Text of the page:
Wednesday, June 16, 2010

Getting back to it.

Ah, coming back to the studio after 12 days of inactivity. How wobbly the body can feel after such a short time away, and what a relief to feel that sweat break again. For the umpteenth time in my life, Dan Millman has come to my aid in the form of a book that was my papa's, "The Warrior Athlete." (why doesn't blogger have a freaking underline key?)

My training is so tied up in my view of the world and my place in it, I can get lost crawling around on the expansive face of Things I Want To Do, and don't forget Impossible Things To Accomplish in One Day. This approach, although it feeds my motivation (almost) tirelessly, can inhibit my training to the tune of 2 steps forward, 1 step back.

So I'm learning to cut it off. I can't go from vacation body to invincible Amazon body in one training session, much as my ego tries to persuade me so.
So, realistic goals must be set, not just physical goals but emotional and mental goals as well. How do you want to feel when you leave the studio?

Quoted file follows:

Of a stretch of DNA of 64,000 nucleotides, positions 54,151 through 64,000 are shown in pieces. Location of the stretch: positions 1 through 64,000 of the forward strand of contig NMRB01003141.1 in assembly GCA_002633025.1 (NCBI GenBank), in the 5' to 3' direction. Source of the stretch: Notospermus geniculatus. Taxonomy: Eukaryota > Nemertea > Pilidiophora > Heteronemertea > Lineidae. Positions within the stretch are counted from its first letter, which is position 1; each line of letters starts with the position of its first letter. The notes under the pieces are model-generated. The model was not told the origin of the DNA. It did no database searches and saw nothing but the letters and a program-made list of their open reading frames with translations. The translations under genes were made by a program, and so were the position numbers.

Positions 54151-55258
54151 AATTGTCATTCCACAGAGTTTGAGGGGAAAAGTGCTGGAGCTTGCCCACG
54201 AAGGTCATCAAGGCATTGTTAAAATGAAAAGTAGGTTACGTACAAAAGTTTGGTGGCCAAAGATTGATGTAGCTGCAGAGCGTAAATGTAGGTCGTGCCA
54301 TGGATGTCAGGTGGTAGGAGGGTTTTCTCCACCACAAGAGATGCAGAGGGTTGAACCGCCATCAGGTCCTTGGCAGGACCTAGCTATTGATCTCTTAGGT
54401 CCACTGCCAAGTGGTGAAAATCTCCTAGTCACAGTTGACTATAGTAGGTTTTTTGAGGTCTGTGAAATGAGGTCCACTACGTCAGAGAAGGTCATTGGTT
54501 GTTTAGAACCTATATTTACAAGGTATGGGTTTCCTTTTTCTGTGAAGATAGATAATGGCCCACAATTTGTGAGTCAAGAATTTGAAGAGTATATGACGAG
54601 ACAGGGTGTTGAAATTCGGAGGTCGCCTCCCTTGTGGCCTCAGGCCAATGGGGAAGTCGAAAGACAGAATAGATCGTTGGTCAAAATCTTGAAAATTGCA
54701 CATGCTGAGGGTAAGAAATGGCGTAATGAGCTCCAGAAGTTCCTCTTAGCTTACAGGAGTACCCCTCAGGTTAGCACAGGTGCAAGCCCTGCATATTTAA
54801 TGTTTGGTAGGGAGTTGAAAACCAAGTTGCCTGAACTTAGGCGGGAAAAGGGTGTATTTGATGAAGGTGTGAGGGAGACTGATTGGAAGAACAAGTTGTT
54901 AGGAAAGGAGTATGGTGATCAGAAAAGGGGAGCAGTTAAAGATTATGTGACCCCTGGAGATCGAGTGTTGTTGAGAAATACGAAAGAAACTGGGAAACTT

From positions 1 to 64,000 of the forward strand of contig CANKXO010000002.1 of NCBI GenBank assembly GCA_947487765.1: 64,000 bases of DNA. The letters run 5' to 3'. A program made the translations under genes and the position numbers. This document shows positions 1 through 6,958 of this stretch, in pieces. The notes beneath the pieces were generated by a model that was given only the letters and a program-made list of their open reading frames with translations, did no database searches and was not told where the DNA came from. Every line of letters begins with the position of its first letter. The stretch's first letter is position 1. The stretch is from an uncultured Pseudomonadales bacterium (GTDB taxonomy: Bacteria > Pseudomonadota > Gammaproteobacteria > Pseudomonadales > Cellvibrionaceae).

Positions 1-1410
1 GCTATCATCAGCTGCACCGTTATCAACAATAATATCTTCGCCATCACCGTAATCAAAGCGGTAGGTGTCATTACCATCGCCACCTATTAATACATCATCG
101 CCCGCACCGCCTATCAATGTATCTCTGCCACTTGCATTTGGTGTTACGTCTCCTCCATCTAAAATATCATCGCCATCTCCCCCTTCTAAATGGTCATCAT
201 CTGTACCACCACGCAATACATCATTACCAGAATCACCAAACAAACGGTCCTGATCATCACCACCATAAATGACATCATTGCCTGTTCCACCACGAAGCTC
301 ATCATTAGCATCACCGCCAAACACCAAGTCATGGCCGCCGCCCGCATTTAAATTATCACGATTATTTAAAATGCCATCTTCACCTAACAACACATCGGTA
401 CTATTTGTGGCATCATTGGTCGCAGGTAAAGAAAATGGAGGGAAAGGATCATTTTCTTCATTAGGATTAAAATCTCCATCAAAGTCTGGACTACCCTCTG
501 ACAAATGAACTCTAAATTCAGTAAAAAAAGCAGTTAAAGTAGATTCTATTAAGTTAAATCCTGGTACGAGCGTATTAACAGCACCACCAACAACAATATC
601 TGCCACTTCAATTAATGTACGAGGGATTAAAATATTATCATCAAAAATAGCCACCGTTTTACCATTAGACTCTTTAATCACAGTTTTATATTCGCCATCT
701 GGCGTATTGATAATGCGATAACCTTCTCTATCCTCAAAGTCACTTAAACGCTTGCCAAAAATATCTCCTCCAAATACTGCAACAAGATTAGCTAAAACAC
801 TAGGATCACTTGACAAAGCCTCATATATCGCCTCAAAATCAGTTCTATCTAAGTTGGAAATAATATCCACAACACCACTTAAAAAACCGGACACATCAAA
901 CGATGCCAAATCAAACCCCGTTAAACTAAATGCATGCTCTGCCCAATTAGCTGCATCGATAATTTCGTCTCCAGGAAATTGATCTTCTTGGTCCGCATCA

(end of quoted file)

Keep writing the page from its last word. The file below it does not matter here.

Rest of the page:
And even more importantly, how do you prepare mentally when you enter it?

In SF there was a feeling of respect and gratitude that surrounded Circus Center. You took your shoes off when you entered the gym. Teachers were revered as the creatures that they were, celebrated for their knowledge and their willingness to share it. Students who had been there longer than you had clear seniority, and were regarded as such, like a grad school student to a freshman. Even if they weren't shooting stars yet, once you learned the caliber of what the training demanded, you felt respect for anyone who had devoted themselves to it. Of course people gossiped and were bitchy, that's what people do generally. But the respect for the form, it was assumed from the beginning. It informed how you approached the work.

This attitude of stated reverence is missing from Seattle. The competitive nature of the work has, at points, chewed away at decency. Aerial is here, thanks to Lara Paxton, Tamara Dover, and Teatro Zinzanni (as far as I know), but it is still new.
I am not a martial artist, but I think the comparison has merit. It's not just a physical discipline.

So the general cloud of mental creaminess is missing, so you can't depend on it being there. You have to make it yourself, every time. How often do I walk into a room and let it's overall energy signature assume itself as mine? It's normal to do so, unconscious I think. So I'm learning to carry it with me, to project what I want from my training that day onto the stage and into my arms.
And hopefully it will be sticky like spiny little stars, and fill in the spaces and be inhaled into the lungs of co-trainers.

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